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Today through Sept. 14, Philadelphia will experience one of the most unusual theatrical events seen anywhere in the country.

The Philadelphia Fringe Festival is a cornucopia of quality, risk-taking and experimental art in various settings that invites and encourages interaction between artist and audience. There are 178 groups offering a total of 646 performances.

The performing-arts festival attracts thousands of visitors to non-traditional venues throughout Old City and South Philadelphia neighborhoods.

The Fringe Festival features some of the most sought-after and talked-about performing-arts events in the Philadelphia area. Productions range a full spectrum of colorful work that falls within, between and sometimes beyond the standard categories of theater, dance, performance art, music, poetry and puppetry.

National and international performers come to the festival to present new visions and thought-provoking work that expands the boundaries and directions of their art form.

The Fringe Festival produces and presents work in five categories: Spotlighted shows are the premier, high-profile productions commissioned or chosen by festival staff. The show artists are offered a fee plus travel and housing accommodations to come to the event.

The Adjudicated Fringe includes performing artists selected by review panels in the categories of dance, interdisciplinary, music, spoken word and theater. Peer review panels look for quality with innovation in form or content, and often choose works that push the boundaries of each selected genre.

A Fresh Fringe presents an ideal festival experience: Several performers grouped by genre try out their newest ideas in an interactive forum. Programs include Fresh Ears (music), Fresh Moves (dance) and Fresh Views (theater), and the possibilities are unlimited.

Also, artists from around the country participate in what is called Unfiltered Fringe. Open to all, the shows are not pre-screened by the Fringe Festival staff. Unfiltered Fringe productions are encouraged by marketing and box-office support.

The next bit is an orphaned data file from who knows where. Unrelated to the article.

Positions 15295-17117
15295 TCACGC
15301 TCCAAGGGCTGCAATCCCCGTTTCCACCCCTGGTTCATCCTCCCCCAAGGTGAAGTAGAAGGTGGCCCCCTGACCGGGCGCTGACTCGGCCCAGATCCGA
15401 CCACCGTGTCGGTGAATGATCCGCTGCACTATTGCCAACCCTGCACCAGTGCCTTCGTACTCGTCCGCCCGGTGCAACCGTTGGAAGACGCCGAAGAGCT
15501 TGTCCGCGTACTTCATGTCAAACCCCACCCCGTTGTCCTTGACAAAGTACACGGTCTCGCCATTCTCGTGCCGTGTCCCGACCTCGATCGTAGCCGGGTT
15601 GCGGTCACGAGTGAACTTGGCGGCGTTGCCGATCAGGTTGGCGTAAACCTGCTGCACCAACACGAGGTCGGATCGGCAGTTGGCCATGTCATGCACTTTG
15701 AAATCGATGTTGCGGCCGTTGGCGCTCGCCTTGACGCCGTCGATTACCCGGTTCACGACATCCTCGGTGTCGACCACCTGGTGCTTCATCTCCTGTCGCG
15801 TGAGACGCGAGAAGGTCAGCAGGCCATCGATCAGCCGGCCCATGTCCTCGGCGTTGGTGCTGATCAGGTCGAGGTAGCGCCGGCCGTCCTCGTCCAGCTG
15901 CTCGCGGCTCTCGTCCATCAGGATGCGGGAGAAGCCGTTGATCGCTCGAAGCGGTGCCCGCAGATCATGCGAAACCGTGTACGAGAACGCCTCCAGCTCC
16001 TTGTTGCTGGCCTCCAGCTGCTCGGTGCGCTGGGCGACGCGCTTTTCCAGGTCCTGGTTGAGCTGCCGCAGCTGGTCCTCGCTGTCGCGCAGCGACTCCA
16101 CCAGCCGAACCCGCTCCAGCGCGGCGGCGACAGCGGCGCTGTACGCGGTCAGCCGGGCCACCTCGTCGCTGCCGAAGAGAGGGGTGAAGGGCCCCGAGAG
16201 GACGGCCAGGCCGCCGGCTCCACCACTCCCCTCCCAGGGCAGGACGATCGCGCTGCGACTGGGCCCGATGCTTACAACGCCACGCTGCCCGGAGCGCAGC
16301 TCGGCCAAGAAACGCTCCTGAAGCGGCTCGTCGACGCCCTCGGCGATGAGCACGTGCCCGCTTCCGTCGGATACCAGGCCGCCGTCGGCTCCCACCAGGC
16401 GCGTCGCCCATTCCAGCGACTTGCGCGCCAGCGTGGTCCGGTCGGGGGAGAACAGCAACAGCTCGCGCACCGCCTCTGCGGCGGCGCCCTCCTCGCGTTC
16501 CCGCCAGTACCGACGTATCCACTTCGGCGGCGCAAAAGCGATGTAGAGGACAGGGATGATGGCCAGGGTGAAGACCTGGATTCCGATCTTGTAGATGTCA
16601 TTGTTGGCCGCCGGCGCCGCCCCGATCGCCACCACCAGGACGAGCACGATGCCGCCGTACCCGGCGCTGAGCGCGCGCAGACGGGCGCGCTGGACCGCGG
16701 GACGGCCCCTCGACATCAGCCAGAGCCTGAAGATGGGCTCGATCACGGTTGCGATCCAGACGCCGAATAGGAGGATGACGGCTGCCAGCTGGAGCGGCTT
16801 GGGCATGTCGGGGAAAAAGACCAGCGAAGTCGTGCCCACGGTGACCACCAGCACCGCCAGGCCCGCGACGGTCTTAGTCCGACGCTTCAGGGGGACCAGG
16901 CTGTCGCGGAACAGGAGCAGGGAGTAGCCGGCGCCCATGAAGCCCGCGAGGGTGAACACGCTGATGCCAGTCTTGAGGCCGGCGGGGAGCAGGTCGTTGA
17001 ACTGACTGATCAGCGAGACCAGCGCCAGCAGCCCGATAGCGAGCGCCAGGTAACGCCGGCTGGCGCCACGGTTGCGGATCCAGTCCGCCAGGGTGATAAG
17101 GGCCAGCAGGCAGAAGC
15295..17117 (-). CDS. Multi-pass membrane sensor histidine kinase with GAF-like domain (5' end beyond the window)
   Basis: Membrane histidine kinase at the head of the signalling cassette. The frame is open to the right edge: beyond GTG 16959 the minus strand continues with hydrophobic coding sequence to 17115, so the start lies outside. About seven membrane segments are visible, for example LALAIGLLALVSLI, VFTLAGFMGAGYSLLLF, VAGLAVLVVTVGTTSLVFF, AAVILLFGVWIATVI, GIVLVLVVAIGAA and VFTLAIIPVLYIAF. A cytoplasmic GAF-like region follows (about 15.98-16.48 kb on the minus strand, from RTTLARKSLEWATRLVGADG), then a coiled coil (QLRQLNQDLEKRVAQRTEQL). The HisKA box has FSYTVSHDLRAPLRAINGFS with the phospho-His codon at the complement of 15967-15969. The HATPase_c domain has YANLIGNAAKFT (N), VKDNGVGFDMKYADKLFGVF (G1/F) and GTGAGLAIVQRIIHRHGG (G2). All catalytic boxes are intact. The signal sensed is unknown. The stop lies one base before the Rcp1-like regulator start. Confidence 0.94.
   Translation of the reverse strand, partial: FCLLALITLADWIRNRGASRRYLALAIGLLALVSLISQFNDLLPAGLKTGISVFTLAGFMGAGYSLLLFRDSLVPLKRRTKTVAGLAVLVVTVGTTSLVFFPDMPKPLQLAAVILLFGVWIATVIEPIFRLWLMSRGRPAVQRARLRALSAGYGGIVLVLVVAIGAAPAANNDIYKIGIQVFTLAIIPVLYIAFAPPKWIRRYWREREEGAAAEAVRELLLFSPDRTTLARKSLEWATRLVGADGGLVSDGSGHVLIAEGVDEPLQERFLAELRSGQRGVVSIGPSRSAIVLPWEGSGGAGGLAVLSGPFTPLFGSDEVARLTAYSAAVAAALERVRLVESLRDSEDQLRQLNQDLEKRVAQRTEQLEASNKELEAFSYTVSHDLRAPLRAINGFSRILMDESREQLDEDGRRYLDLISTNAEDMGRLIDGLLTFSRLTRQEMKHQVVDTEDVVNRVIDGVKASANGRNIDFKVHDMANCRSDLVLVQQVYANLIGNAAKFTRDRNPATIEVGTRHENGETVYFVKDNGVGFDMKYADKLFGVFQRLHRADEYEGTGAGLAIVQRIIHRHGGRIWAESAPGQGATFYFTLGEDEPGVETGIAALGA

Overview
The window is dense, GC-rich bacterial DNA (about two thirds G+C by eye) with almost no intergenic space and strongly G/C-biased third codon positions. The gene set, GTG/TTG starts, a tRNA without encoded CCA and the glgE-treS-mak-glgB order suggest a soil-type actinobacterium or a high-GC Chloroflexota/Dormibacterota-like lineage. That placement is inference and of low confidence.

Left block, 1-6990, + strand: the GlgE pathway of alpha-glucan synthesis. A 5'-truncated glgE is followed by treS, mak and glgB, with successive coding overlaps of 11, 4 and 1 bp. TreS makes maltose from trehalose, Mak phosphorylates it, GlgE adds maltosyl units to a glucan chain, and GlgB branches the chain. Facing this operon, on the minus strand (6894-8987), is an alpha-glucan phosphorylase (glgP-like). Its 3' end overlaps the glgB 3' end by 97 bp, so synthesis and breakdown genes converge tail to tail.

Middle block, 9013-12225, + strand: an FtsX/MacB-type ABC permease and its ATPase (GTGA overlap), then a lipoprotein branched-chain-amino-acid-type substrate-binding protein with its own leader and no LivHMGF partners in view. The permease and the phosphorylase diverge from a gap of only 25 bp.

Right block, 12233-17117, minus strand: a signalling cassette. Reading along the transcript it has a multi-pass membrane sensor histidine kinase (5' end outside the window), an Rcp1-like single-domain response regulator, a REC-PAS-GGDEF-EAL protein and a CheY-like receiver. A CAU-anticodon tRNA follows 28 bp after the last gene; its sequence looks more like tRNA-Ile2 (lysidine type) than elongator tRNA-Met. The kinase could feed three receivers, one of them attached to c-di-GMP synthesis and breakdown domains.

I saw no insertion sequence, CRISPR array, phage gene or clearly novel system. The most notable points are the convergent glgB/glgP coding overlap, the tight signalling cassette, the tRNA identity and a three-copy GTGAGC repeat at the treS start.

You might want to indulge in the nightly Fringe cabarets. Beginning at 10 p.m. in various locations, it’s a late-night social spot for artists and audiences where Fringe performers mix on stage to perform impromptu pieces as the audience and other artists watch, drink, relax and have fun.

Here are a few groups who live and work in South Philadelphia and deserve your attention:

* Antique Mecanique — machines, machines and more machines! Geoff Sobelle and Quinn Bauriedel of Pig Iron explore the comic realm of garage tinkerers and backyard engineers, where the world’s most complicated machines perform the simplest tasks. Eccentric characters reach the heights of mechanical ingenuity to reveal the depths of human absurdity. Performed at 212 Race St., First Floor Theatre.

* Headlong Dance Theater Company takes Britney (yes, Spears) down the back street to hell in a top-20 countdown of pop-culture sin. In this world premiere commissioned by the festival, Headlong launches a dangerous assault on the popular dances in music videos. Combining MTV culture with Dante’s Inferno (I love it!), the show focuses on the role of pop culture in today’s society and what fame and identity mean to us. Performed at the Arden Theatre Company, 40 N. Second St.

* Mezzo-soprano Martha McDonald presents Girls on the Rocks, a new multimedia spectacle exploring the sexually charged myths of mermaids, sirens and harpies. Together with dancers from The Bald Mermaids — three male singers, orchestra and video, McDonald plumbs the depths of these half-women/half-beasts who terrify and titillate us.

* HomoFaux Pas is a rock ‘n’ roll extravaganza featuring South Philly resident Jimi Mooney. It is billed as a journey through the wasteland of our modern world, as filtered through Helen Back’s tortured psyche and record collection. It is comical, visually stunning and oozing with "dangerous glamour and theatricality." Performed at the Hub, Second and Race streets.

* Don’t miss the MOXIE dance collective (Lea Yeager, Christy Lee, Peter D’Orsaneo, Heather Murphy and Nichole Canuso) as they mix it up with Mas MOXIE! Clever, strange, humorous and dynamic, you will find MOXIE a sexy, fresh work that is as much fun for the eyes as it is for the brain. Performed at the Painted Bride Art Center, 230 Vine St.

If all this is too much, you can call 215-413-1318 or easily sort it out by visiting the festival Web site at www.pafringe.org. The site offers neatly organized click-and-drop menus by date, group or category. It is just what the doctor ordered, so by all means, indulge!

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